Virginia Woolf was an English writer, considered as one of the foremost modernists of the twentieth century along with T. S. Eliot, Ezra Pound, James Joyce, and Gertrude Stein.
According to Woolf's memoirs, her most vivid childhood memories were not of London but of St. Ives in Cornwall, where the family spent every summer until 1895. This place inspired her to write one of her masterpieces, To the Lighthouse.
On 28 March 1941, Woolf put on her overcoat, filled its pockets with stones, and walked into the River Ouse near her home and drowned herself. Woolf's body was not found until 18 April 1941. Her husband buried her cremated remains under an elm in the garden of Monk's House, their home in Rodmell, Sussex.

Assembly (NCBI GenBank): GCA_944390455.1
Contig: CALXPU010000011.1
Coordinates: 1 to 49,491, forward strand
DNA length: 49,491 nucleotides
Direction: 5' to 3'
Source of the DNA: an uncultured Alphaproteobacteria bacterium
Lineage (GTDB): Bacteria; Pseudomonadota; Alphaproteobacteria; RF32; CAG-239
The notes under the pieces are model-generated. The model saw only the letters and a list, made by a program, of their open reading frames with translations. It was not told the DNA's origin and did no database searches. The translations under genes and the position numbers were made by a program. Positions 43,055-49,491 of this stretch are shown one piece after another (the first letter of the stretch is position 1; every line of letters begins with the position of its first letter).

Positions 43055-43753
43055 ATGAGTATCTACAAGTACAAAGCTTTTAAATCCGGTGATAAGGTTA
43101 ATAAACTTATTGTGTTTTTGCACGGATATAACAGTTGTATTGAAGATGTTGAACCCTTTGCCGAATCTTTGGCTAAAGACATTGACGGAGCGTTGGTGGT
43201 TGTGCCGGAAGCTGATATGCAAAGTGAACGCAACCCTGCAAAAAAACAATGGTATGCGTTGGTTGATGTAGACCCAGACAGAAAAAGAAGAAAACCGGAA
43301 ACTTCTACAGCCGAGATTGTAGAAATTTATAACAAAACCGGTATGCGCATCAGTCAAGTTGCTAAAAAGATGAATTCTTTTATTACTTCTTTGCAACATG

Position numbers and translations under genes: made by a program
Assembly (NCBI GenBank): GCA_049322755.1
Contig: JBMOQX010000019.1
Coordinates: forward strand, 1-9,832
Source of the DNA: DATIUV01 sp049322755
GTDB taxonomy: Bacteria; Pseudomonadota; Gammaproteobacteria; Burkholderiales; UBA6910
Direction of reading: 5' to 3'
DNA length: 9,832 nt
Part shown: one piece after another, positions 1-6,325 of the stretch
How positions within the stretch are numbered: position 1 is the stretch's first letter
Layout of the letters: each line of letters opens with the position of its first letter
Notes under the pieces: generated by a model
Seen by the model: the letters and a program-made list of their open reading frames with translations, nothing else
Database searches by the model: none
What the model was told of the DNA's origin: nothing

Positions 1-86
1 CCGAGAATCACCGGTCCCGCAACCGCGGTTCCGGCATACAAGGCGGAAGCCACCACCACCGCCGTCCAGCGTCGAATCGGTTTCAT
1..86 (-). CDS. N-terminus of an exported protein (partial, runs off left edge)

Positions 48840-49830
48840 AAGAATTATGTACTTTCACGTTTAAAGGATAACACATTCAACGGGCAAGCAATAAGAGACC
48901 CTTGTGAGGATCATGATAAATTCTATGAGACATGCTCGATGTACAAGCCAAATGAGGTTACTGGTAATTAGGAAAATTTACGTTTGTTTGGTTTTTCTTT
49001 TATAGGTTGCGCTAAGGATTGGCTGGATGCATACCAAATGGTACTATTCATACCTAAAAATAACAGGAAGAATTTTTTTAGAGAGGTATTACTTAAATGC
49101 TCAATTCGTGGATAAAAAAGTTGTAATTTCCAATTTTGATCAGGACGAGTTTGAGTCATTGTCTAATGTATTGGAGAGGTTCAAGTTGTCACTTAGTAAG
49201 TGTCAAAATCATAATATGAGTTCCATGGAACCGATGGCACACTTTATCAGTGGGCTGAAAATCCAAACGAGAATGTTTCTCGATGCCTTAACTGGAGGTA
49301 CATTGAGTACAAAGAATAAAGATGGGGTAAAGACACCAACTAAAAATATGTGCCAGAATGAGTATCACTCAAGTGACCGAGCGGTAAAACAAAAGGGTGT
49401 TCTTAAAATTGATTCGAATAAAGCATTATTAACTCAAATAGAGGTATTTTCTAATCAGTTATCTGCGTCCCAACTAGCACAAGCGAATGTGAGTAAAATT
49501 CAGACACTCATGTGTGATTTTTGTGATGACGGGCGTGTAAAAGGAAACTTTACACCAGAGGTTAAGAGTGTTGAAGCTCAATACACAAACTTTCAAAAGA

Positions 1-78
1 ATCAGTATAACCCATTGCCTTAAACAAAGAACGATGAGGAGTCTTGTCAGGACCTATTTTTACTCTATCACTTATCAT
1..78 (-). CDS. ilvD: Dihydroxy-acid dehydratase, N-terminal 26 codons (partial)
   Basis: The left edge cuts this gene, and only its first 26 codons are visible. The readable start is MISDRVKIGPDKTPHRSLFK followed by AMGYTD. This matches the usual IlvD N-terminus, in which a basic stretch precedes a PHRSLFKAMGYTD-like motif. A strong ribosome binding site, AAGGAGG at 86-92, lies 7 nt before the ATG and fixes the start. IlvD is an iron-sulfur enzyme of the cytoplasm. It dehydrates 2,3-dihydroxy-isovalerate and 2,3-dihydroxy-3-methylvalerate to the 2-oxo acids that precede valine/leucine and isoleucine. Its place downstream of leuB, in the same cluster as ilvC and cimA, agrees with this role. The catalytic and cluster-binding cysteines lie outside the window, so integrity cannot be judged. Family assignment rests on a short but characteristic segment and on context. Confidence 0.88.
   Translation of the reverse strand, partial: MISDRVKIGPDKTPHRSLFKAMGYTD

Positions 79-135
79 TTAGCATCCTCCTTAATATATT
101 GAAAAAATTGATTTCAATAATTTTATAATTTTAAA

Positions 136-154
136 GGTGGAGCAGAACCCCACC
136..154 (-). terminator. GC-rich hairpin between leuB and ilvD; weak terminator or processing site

Her final writing were these words addressed to her husband:
"I know that I am spoiling your life, that without me you could work. And you will I know. You see I can't even write this properly. I can't read. What I want to say is I owe all the happiness of my life to you. You have been entirely patient with me and incredibly good. I want to say that—everybody knows it. If anybody could have saved me it would have been you. Everything has gone from me but the certainty of your goodness. I can't go on spoiling your life any longer. I don't think two people could have been happier than we have been."
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